Conversant and the art of the press release

The other day I received an announcement , by email, about the release of a version of Conversant , Seth Dillingham's groupware system built in UserTalk and layered atop either Frontier or Radio.

I met Seth a few years ago, when he drove up from Connecticut to introduce himself to me. According to Seth, Conversant's development was much influenced by the ideas in my book, and in particular the synergies between NNTP- and Web-based groupware. I was, and am, flattered.

Seth and I talked again today. He had been wondering whether I saw his announcement, and what I thought about it. Turns out this was an object lesson in press-release writing. It began: "After three years in development, Macrobyte Resources is pleased to announce the release of Conversant 1.0b1." Several things conspired to diminish the effect this announcement should have had. First, the version number -- 1.0b1 -- failed to communicate that this was, in fact, the first release of a deployable Conversant. (Formerly, it had been a hosted service only, but I hadn't known that.) Second, there was no list of new features and benefits, which was confusing given the "years of development" that had gone into what seemed (to me) to be a new version of an existing product, rather than a newly-productized service.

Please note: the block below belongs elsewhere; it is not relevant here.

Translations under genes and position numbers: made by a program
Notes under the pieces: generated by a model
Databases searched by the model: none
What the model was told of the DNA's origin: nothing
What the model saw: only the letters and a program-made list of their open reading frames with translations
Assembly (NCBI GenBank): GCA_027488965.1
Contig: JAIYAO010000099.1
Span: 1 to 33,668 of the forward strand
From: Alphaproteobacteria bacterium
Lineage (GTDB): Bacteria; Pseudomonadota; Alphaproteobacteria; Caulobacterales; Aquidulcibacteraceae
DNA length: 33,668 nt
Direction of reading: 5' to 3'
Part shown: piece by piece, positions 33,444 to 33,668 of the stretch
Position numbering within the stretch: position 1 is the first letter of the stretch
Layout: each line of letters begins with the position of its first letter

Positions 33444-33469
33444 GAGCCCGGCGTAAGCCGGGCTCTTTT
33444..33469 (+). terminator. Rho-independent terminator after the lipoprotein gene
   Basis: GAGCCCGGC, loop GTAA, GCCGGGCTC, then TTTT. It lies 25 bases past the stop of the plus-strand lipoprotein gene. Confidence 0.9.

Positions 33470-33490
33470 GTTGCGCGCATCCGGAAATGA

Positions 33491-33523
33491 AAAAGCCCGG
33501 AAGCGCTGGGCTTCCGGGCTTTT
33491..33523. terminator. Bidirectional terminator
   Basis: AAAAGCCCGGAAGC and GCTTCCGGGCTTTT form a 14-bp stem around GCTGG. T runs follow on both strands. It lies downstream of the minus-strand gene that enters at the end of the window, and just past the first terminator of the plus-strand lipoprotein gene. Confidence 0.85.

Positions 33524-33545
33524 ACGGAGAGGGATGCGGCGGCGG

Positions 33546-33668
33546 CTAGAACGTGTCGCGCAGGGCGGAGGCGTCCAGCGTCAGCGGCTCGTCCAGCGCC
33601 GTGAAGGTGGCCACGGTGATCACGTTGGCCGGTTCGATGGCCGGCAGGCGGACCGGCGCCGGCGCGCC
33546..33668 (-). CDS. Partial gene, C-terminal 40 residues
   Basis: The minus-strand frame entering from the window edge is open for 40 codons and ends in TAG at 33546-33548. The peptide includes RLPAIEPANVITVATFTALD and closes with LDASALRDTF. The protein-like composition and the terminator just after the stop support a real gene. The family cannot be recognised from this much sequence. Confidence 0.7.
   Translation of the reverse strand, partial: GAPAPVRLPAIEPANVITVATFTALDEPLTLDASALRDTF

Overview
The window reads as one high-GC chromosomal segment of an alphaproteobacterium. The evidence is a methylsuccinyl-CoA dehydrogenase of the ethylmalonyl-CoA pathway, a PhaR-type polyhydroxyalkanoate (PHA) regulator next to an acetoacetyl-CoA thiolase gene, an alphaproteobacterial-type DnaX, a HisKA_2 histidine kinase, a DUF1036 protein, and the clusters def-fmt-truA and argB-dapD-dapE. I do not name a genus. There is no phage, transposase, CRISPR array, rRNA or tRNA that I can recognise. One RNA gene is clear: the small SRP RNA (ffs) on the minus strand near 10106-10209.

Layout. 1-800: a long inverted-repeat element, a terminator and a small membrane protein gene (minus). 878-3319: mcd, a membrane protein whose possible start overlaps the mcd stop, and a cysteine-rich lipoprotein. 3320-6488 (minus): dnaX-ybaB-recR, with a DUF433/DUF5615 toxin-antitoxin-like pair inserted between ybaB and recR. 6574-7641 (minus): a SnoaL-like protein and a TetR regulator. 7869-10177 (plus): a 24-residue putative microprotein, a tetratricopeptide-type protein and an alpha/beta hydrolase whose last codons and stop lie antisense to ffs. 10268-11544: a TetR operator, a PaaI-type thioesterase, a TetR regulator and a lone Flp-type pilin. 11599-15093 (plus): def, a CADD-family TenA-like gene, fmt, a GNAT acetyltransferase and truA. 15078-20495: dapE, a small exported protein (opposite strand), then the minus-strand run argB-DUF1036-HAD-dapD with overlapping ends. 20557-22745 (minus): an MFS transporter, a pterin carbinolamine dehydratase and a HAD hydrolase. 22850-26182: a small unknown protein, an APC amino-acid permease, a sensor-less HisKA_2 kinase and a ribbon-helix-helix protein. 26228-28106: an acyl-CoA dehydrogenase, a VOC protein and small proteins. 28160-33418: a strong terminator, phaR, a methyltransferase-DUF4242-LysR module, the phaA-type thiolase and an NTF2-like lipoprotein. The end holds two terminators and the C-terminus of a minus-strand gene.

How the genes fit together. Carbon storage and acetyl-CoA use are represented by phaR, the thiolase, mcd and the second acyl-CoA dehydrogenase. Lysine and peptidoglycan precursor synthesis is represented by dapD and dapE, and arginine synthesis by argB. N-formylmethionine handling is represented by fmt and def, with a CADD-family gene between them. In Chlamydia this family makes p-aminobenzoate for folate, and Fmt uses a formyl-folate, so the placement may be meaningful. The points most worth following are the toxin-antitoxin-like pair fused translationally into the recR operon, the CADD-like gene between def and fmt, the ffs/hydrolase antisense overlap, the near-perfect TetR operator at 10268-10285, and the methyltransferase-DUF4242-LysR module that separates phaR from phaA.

It's hard to achieve an objective mindset when you are a developer writing your own press release. I completely understand how and why this kind of glitch can happen. Maybe this glimpse of how things look when seen through the eyes of a longtime trade-rag hack will be helpful to others.

Conversant, by the way, is interesting in ways that are orthogonal to Radio. It's a server-based product, not a desktop product, and is useful for all the reasons that any featureful and scriptable groupware-and-document-management system is. So now that I've got the story straight...congratulations, Seth!

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